Grant: $406,518 - National Science Foundation - Jul. 13, 2009
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Award Description: Animal behavior ultimately determines survival and reproduction of individuals. In social species, behavior occurs within groups where the choices made by an individual is influenced by and influences others. Animals in groups communicate sophisticated information about group affiliation, reproductive status and internal state so that bystanders, or eavesdroppers, get valuable information simply from observation. However, it is not known how social information is communicated to and processed by the brain. The experiments in this project ask: How does being watched influence the behavior and physiology of an individual? How does receiving social information alter the brain? To answer the first question, the research team will measure how fighting males change their levels of brain gene expression and sex hormones in relation to being watched by audiences that vary both in sex and dominance status relative to those males. To answer the second question, females will be exposed to social information about a preferred mate and then circulating hormone levels as well as immediate early gene expression in the brain will be quantified. These experiments will allow discovery of how the brain responds to communication of information in a complex social environment. The project will include the training of a wide diversity of undergraduates, graduate students and postdoctoral scholars, a majority of whom will be members of groups underrepresented in science.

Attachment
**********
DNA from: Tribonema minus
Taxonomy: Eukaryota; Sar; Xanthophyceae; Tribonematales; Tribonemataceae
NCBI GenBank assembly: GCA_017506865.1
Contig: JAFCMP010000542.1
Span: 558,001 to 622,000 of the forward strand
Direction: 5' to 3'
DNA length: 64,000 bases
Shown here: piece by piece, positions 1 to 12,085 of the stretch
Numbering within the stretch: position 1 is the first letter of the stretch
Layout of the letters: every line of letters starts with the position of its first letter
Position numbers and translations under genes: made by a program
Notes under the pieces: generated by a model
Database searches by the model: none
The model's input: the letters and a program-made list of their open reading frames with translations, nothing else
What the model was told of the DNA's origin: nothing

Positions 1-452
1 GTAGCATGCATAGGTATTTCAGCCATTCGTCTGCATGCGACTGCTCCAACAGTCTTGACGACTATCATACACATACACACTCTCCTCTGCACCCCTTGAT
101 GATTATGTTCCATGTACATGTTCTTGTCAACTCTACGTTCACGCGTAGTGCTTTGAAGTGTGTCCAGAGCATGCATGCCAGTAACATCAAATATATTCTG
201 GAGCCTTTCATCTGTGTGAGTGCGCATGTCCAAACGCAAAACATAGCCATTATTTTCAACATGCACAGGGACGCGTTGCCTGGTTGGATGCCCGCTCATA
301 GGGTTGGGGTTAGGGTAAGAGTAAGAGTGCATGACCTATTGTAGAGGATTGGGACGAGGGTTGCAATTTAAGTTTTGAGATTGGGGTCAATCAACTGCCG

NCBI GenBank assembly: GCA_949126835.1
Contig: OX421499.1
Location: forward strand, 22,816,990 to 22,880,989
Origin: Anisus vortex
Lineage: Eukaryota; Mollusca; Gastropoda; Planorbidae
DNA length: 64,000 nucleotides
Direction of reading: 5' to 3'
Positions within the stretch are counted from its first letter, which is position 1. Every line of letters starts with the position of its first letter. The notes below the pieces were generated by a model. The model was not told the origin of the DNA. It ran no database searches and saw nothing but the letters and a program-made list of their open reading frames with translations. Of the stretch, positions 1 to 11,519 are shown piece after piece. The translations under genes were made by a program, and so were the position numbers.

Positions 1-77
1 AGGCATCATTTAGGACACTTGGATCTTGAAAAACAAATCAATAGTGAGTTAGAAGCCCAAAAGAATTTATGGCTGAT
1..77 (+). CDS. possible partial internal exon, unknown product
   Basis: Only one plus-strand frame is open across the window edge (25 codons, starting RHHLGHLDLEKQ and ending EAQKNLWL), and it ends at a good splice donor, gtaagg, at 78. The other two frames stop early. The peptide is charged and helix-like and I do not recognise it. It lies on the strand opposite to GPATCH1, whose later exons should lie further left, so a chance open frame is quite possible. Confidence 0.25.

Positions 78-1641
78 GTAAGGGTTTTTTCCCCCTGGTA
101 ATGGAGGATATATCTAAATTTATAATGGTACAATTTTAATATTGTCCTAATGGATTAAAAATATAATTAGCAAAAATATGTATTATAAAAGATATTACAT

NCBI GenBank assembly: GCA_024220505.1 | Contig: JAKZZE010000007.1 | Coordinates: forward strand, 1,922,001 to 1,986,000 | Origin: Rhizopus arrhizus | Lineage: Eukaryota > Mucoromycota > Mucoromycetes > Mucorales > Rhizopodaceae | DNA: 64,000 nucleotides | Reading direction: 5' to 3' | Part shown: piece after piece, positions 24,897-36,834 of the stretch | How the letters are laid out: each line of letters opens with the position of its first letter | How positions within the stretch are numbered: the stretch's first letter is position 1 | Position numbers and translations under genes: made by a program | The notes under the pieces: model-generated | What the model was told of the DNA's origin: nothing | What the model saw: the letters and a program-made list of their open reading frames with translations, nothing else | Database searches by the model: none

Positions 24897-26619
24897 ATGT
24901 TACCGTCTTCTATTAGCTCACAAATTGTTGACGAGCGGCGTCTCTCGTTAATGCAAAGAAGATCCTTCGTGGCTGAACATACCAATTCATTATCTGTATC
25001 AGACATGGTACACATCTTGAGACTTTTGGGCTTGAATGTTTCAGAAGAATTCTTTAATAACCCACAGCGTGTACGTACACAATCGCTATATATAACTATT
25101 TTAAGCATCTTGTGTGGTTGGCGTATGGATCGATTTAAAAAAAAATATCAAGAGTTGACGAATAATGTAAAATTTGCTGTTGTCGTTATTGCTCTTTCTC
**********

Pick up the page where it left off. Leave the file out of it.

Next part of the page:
Project Description: There are no significant changes as defined in the Award Description field.
Jobs Summary: Postdoctoral Fellow, Research Technician (Total jobs reported: 1)
Project Status: Less Than 50% Completed
This award's data was last updated on Jul. 13, 2009. Help expand these official descriptions using the wiki below.